Remote work certainly isn’t a new trend, but 2020 is the year it went from being a nice perk to a critical part of work and essential to many businesses’ survival. At the start of the year, our State of Sales report showed 23% of people in sales worked from home. By March, with large portions of the world in lockdown, McKinsey reported 90% of B2B sellers were working remotely, either by video-conferencing or phone. In some sectors, such as technology and media, the figure was close to 100%. 

Will this trend continue after lockdown? Although many workers are now slowly returning to their office cubicle, there are a growing number of companies who are promising that working from home will be an option going forward. Tech companies have led the charge, with Twitter CEO Jack Dorsey going as far as saying that staff will never have to enter an office again if they don't want to. 

There are still questions about the long-term effects of a remote-first model, but the advantages of lower costs and access to a worldwide talent pool mean that remote selling is one online sales trend that’s here for the long haul.

Budget cuts and layoffs

The global economy has been hit hard this year, with many countries experiencing record numbers of unemployment. As a result, companies are generally reducing spend and cutting costs wherever they can and, in some cases, this has meant letting salespeople go. 

When Tenbound released their research into the impact of the pandemic on B2B SaaS sales development organizations, they reported that 20.8% of companies had laid off some of their SDRs. However, even where layoffs haven’t happened yet, 61.1% of respondents were still concerned about potential layoffs in the future. 

While salespeople may be working harder to prove their value, it’s difficult to imagine how they can be effective if they’re worried about their job. To help ease these concerns, it’s vital that sales managers take the time to regularly communicate with their teams to keep them motivated and engaged. Encourage them to share how they’re doing and how they’re coping with all the changes.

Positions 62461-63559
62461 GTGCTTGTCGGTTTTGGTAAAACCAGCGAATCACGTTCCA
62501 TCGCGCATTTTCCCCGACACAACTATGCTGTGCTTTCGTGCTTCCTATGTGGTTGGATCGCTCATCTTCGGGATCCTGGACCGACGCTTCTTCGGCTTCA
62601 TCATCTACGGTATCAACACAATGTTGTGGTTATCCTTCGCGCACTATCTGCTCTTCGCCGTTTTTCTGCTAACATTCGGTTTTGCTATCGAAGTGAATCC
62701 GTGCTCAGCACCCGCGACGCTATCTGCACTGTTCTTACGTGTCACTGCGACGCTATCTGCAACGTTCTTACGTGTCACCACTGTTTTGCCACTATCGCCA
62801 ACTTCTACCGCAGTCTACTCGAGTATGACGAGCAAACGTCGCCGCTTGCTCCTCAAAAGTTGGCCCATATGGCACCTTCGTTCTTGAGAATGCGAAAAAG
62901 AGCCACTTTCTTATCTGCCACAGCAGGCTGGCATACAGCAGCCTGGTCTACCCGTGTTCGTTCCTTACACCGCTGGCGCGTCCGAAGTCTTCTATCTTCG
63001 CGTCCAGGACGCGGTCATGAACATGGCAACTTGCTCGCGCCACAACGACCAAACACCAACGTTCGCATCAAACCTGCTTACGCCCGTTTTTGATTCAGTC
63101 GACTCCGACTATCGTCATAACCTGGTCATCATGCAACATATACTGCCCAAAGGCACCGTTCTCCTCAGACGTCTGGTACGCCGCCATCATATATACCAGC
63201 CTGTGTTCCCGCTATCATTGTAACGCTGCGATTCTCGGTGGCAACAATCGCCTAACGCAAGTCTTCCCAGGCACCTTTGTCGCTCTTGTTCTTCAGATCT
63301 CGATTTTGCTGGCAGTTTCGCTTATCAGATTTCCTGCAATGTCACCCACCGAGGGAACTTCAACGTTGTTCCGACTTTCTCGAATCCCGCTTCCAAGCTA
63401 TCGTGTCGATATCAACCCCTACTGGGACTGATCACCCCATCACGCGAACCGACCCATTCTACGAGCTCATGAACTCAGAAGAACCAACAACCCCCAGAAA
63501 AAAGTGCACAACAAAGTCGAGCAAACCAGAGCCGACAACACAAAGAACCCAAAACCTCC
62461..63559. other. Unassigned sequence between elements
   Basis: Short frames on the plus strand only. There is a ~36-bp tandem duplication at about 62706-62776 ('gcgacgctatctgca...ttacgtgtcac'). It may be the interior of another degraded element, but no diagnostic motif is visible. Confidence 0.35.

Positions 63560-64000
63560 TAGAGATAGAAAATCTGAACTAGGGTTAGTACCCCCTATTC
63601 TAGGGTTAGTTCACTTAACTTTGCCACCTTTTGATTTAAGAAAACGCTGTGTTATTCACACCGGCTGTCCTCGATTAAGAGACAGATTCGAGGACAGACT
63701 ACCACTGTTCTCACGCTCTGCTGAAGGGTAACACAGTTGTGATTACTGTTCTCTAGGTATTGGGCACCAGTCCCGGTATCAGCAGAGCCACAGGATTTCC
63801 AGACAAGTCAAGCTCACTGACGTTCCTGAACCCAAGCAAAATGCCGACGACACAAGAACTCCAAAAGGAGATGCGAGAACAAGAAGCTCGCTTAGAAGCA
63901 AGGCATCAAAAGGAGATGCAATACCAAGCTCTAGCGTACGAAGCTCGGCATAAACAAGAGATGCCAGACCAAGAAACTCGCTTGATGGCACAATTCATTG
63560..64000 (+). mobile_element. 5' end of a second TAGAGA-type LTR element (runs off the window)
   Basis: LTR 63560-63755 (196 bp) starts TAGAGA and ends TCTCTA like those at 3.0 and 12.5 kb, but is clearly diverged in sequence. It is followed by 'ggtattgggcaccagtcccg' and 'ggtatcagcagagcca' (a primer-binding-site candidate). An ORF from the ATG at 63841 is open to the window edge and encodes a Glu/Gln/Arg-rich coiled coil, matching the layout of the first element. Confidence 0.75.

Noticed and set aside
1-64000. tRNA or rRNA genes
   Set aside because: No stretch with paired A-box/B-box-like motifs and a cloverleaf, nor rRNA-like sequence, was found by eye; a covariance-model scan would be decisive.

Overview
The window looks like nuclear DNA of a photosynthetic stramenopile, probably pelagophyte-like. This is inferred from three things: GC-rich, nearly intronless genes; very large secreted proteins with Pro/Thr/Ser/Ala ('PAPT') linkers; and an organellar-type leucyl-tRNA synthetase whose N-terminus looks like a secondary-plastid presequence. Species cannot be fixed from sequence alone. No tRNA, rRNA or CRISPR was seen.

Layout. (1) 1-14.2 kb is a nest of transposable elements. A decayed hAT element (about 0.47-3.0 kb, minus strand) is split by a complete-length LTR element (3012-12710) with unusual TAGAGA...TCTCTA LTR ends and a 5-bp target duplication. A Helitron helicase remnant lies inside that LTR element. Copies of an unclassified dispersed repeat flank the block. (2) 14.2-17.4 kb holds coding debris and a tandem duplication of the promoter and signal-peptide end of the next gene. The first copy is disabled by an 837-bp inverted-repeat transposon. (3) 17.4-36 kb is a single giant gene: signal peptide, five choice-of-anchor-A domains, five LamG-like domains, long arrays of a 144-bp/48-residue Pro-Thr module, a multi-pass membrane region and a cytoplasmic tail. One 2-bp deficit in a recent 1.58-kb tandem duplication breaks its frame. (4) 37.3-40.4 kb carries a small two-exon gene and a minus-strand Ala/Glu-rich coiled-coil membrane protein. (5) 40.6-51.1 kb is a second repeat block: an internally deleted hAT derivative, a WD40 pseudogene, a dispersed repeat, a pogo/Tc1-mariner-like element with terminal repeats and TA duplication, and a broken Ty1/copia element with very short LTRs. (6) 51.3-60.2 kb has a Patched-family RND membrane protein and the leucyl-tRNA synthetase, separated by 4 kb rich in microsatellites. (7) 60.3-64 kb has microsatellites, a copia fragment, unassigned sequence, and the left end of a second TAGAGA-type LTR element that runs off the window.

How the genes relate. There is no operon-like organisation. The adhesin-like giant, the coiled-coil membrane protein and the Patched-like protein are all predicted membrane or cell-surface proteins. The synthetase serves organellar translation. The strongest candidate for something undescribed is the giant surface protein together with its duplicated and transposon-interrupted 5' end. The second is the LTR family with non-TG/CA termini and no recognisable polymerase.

These are challenging times for everyone, so be empathetic and ensure they’re kept up to date on any changes. For example, why not prioritize internal communication with your sales teams? This approach to communication will enable your sales team to work effectively and confidently, despite the circumstances.

Increased activity to make up pipeline shortfall

Many companies are now feeling the pinch, as pipelines from the start of the year have now either been closed or dried up and the difficulties facing prospectors in Q2 have now led to empty pipelines for Q3. TOPO’s Coronavirus Impact survey found that 72% of respondents anticipate at least a 20% decrease in their pipelines, while 30% of respondents said pipeline shortfall is anticipated to be over 40%.

When the pandemic first hit, many salespeople reacted by reducing the number of calls made and emails sent each day. For example, Tenbound’s study reported that 36.5% of SDRs reduced their number of daily dials, 30.8% reduced the number of daily emails and 38.5% reduced the number of cadences/sequences.

It was an understandable reaction in view of the situation, but for companies to remain in business they need to take control and manage their sales pipeline. While the channels and messaging almost certainly need to change, that doesn’t mean sales activity has to drop. Rather, activity needs to be maintained or even increased in order to make up for the shortfall. 

According to Gartner’s report on CSO Actions in Response to COVID-19, which was last updated in mid-June, one CSO notes that, “Right now you have the 'air cover' to make some big moves. If there has ever been a chance to reshape an organization, now is the time.”

Reexamining your core sales processes and activities is key in order to maintain a competitive advantage in this new climate. Rather than continue to operate an old model that isn’t fit to the new terrain, it’s important to adapt, innovate and reshape your foundations, need be.

Increased focus on digital channels

As well as changing where we work, coronavirus has had an inevitable impact on how we work and, in particular, how we sell. The last few years have seen the start of some interesting online sales trends.